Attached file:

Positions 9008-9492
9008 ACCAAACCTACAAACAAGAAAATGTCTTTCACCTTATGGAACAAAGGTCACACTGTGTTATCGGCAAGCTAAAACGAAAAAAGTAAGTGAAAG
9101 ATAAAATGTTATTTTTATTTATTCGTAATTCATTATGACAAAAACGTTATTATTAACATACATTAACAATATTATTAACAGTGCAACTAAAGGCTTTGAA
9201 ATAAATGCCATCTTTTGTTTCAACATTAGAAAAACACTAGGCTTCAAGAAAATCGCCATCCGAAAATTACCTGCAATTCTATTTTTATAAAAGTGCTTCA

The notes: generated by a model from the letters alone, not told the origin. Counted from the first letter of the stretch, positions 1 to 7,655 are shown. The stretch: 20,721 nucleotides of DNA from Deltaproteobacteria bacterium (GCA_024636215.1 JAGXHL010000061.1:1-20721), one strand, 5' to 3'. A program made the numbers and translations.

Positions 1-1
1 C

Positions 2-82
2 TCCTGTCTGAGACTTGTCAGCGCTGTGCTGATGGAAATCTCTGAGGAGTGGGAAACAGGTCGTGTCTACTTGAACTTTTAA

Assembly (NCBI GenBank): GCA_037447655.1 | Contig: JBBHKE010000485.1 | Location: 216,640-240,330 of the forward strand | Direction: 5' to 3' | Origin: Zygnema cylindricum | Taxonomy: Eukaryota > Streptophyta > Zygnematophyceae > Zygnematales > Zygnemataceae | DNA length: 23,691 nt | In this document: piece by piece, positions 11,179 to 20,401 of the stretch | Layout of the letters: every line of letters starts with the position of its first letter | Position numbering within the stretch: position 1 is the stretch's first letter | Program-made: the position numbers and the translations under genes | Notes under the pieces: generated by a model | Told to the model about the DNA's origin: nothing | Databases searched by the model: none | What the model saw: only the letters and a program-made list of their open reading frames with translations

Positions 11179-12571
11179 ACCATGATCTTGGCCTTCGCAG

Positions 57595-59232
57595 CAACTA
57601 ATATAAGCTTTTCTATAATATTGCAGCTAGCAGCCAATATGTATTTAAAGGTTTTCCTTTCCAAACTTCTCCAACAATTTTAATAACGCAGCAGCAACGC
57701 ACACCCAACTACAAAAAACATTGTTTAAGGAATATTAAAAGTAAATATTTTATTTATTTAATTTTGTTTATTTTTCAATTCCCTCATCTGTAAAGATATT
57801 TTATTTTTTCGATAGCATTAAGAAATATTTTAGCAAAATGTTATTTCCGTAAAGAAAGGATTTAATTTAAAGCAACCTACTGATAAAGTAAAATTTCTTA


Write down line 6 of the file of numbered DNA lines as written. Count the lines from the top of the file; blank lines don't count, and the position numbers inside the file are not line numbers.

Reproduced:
Positions 1-1